Producer develops helpful product for farmers, ranchers
Dick Schirado has spent his life farming and ranching, much of it without help, so he understands the importance of saving time and labor. That's inspired the inventive Glen Ullin, N.D., producer to develop a number of products designed to make l...
Dick Schirado has spent his life farming and ranching, much of it without help, so he understands the importance of saving time and labor. That's inspired the inventive Glen Ullin, N.D., producer to develop a number of products designed to make life easier for farmers, ranchers and others.
"I pretty much ran a 300-stock cow operation by myself," he says. "That helped to get me thinking outside the box on some things."
Schirado developed and is marketing these products: one-handed grease gun system, remote-controlled gate, net wrap cutter (for bales), bottomless bunk bale feeder, portable fence and loader gate, remote-controlled water hydrant and magnetic clips. The devices are patented, or the patent for them is pending.
He's most enthused about prospects for the one-handed grease gun system, which he says can make any greasing easier, and the remote-controlled gate.
Schirado describes the remote-controlled gate as "all purpose," with potential uses including ranching and security. Other remote-controlled gates on the market are limited in size, he says, adding his product is durable, relatively affordable and versatile in differing weather conditions.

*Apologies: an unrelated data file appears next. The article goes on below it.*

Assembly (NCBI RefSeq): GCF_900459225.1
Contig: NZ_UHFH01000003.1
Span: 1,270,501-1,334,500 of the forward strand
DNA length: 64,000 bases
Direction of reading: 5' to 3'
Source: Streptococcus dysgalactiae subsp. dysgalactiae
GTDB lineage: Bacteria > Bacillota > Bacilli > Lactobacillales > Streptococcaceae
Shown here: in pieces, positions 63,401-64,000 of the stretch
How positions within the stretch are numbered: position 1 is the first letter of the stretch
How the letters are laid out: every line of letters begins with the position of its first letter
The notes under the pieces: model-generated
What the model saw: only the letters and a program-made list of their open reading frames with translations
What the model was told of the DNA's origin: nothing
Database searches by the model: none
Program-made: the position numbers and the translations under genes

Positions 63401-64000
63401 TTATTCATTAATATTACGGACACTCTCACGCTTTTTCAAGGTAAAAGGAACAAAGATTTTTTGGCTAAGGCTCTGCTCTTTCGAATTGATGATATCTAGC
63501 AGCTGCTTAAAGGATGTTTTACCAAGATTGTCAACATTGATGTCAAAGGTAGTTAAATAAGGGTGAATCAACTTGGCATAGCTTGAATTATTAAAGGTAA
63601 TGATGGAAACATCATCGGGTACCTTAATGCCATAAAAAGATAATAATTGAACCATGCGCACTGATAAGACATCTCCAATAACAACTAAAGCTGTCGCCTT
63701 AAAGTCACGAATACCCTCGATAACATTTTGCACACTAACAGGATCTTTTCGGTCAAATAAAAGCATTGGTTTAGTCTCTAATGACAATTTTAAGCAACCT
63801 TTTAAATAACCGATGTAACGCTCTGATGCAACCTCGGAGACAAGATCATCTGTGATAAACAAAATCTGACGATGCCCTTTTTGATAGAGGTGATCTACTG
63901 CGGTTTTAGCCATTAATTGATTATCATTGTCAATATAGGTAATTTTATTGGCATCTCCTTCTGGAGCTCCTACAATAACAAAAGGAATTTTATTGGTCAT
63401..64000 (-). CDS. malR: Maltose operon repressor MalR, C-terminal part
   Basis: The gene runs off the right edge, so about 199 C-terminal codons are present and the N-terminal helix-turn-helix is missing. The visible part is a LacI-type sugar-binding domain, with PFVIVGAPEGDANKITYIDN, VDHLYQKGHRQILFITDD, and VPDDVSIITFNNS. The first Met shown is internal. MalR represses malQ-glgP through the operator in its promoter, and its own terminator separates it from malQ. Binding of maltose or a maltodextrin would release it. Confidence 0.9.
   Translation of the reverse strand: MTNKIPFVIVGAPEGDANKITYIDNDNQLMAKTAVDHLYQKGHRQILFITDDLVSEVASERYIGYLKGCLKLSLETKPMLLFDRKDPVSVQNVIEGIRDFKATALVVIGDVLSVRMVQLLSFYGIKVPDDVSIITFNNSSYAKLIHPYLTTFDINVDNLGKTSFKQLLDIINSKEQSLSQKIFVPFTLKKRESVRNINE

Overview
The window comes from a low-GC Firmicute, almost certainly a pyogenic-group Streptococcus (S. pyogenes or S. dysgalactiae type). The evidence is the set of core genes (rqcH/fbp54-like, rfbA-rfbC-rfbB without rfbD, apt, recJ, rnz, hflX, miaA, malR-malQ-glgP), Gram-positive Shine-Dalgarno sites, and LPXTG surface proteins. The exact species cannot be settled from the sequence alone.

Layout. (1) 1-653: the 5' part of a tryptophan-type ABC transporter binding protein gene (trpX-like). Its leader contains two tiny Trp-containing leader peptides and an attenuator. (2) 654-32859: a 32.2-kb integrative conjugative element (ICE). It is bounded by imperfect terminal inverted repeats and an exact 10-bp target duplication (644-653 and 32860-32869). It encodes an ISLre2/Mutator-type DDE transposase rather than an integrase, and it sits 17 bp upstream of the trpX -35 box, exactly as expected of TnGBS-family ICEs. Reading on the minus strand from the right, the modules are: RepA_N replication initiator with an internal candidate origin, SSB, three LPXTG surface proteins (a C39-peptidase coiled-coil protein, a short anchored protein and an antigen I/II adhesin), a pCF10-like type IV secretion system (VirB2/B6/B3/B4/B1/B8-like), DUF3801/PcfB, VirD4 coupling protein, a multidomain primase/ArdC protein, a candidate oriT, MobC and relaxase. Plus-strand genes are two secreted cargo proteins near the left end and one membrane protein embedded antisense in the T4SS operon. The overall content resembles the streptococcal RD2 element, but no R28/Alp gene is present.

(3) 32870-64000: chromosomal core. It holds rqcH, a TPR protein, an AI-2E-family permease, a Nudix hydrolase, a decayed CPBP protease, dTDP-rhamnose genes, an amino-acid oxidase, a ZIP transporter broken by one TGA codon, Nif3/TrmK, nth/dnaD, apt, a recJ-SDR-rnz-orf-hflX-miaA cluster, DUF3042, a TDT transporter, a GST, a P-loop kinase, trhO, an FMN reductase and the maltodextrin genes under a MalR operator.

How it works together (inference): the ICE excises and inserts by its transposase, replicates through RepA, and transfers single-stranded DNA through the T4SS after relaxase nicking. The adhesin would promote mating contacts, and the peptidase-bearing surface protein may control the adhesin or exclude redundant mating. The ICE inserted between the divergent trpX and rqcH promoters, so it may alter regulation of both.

Schirado, 60, now operates a 100-stock cow operation, and also makes and sell hay. Staying on the tractor, instead of repeatedly getting off for tasks such as opening and closing gates, saves time and energy, he says.
Sales a challenge
Though Schirado enjoys inventing, "Sales are extremely hard," he says.
The difficulty includes setting a price at which to sell his products. Would-be customers are encouraged to contact him for pricing.
Some of Schirado's products are made on his farm, others by outside companies. He has inventory for some products, but not for others. He's reluctant to build up his stocks, in case the products don't sell.
"There's potential to go broke real fast," he says. "There's also the potential to make money. It's teetering either way."
He's optimistic his products will become profitable eventually, but says that's unlikely to happen anytime soon for some of them.
Schirado expects to keep inventing. "It's in my blood," he says. "I've got a few more (potential products) that are flying around the back of my head," although it's premature to discuss them publicly.
Schirado says he values feedback of all sorts.
"Let me know what you think, even if it's criticism," he says. "If I can better the product, I will. I try to get as much outside perspective as possible."
To learn more, visit schiradoinventions.com.